If you are trying to control, belittle, humiliate, win the fight, retaliate or punish you partner, then you need to check yourself. This behaviour is never acceptable. It’s your responsibility to maintain respect and compassion for your partner and yourself, even in the heat of the moment. 

These are difficult skills for all of us to learn. Everyone can benefit from an outside perspective at times. Relationship counselling can be a great way to learn strategies to build a stronger relationship.

Ending a relationship

When a relationship ends you can experience many different thoughts and feelings. If you are the person ending the relationship, you may have had time to think about what you need, and prepare yourself for moving forward.

If you have not made the decision to leave, you are starting from a different point of understanding and acceptance. Either way, you may feel sadness, anger, uncertainty, relief, shock or hope. It’s normal to experience all these emotions and more.

Following a breakup, you may experience lots of short-term changes, including:

  • under-eating or over-eating
  • difficulty sleeping, changes in your sleep routine, vivid dreams and nightmares
  • dramatic swings from feeling ok to feeling awful
  • feeling preoccupied with the breakup, idealising the relationship or focusing on all of the negative things
  • drinking more alcohol than usual
  • feeling unable to accept what’s happening

These things show decrease over time as you grieve and heal. But it’s important to seek professional help if your mood remains low, or if you are thinking about hurting yourself or other people.

Tips for Self-care

  • accept that your usual sleep and eating routine might be disrupted for a while and try to keep things as close to your normal routine as possible. 
  • if you’ve lost your appetite, you could eat smaller meals or snacks in place of large meals.
  • talk to the people close to you. If you don’t feel comfortable doing this, make contact with a mental health professional, so there is someone you can talk to. 
  • express what you’re thinking and feeling in a healthy way. Sometimes you might need to cry, lift some weights, punch a punching bag, or write your thoughts down. Allow yourself to feel emotions in a way that doesn’t hurt yourself or others. 
  • avoid using alcohol or drugs as a way to cope. These substances will prolong the painful feelings.
  • try not to follow your partner on social media, as this may feed unhelpful emotions and thoughts about the relationship and prevent you from moving forward.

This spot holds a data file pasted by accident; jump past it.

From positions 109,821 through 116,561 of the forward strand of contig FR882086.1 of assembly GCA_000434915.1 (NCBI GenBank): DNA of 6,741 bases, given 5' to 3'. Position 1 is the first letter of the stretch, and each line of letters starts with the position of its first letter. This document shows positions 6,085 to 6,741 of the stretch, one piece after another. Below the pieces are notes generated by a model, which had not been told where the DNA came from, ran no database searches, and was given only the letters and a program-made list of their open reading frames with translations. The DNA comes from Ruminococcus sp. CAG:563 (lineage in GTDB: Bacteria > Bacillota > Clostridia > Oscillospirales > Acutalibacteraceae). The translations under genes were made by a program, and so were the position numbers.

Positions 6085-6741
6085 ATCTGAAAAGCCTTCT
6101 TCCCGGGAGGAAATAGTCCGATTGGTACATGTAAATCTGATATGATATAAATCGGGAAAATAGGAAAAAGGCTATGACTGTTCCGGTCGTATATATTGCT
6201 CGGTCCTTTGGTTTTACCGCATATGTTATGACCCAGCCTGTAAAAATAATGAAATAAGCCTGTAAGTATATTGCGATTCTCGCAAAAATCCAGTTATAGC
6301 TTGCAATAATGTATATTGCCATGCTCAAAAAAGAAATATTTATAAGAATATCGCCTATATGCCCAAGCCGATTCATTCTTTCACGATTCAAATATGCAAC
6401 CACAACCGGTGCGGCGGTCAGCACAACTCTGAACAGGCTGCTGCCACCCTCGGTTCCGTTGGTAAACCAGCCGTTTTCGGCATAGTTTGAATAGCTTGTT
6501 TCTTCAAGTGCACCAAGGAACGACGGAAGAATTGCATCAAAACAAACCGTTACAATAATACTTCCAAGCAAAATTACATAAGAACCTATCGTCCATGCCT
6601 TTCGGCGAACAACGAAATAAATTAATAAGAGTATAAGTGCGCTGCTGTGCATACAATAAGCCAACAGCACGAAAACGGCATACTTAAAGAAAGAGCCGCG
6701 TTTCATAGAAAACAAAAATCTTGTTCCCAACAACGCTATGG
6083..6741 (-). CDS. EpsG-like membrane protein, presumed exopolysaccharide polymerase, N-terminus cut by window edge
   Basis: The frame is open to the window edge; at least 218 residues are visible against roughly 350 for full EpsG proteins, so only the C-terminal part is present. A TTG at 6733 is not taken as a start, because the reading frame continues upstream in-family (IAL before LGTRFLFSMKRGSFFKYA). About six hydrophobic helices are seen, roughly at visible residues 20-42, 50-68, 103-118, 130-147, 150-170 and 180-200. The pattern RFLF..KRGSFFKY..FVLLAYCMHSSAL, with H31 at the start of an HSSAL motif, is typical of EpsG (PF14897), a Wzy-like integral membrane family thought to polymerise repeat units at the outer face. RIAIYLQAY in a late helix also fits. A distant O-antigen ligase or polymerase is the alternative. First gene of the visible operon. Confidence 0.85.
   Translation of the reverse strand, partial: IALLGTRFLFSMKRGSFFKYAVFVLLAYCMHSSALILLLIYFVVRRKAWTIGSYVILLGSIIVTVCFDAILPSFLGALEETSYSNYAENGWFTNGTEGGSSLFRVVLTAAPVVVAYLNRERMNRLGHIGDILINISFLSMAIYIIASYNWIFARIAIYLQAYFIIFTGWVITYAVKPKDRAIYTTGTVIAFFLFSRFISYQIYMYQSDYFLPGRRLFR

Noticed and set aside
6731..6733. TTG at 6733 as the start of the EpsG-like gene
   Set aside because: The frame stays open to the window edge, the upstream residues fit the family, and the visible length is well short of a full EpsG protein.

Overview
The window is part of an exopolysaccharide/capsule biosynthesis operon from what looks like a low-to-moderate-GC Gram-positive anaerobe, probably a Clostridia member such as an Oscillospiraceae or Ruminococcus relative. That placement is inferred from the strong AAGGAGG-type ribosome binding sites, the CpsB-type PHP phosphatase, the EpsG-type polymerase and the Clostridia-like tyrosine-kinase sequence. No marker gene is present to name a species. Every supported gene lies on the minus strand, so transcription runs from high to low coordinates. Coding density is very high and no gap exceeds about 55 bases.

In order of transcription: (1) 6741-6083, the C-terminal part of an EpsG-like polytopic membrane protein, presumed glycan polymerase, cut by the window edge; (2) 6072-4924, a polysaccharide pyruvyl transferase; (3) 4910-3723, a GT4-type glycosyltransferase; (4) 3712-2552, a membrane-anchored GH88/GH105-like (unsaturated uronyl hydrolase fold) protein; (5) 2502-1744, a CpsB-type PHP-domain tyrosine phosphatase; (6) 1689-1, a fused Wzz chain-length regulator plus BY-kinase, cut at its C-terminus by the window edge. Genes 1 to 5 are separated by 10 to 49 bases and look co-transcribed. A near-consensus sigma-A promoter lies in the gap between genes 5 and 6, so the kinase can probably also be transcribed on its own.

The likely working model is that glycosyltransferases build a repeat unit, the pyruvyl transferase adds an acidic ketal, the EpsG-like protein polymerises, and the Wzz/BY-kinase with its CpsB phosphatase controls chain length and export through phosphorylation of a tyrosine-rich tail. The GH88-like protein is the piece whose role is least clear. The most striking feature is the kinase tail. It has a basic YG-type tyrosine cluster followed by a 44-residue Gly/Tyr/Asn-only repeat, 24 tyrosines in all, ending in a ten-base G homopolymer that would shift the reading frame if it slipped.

• do the things that give you pleasure or make you feel strong. This might be walking the dog, playing golf, going to the movies, or whatever brightens your day. Try to do at least one of these activities daily.
  • if you find yourself preoccupied with thoughts of your ex-partner, redirect your attention back to taking care of yourself.

Tips for interacting with your partner

When a relationship ends it’s easy for emotions to take over. People can end up saying and doing things they might not usually do, especially if the breakup is unexpected or unwanted. Reflect on what your values are and what kind of person you want to be as you navigate your way through the breakup. 

Some other tips for coping with relationship loss:

  • give yourself some time to adjust to the change in your relationship, and give your partner space to do the same. Don’t jump straight into problem solving if you’re both feeling highly reactive. Let things settle a little bit before you make any really important decisions.
  • listen to each other. There may be questions about the relationship that need to be answered before you can both move forward. Stay respectful and try not to blame or attack.
  • relationship counselling can help people come to terms with why the breakup has happened.

Things you might need to discuss together

There may be a number of considerations to talk through, including:

  • how you’ll coordinate care of children, including how to talk to children about the separation
  • how to divide assets
  • financial responsibilities
  • who will care for pets
  • setting up separate places to live
  • how much contact you’ll want with each other. Will you aim to stay friends, work together for the care of the children or try to cut contact as much as possible?

Support

Relationships Australia provides support and information on services available to assist in separation, including custody arrangements, dispute resolution options and links to legal advice.

Your reactions to the situation are your own responsibility. Verbal or physical abuse towards your partner is never ok and can be a criminal offence. There is no excuse for domestic violence. See tips on fighting fair for ways to manage conflict in your relationship. 

If you are experiencing domestic violence, you can call The Domestic Violence Resource Centre.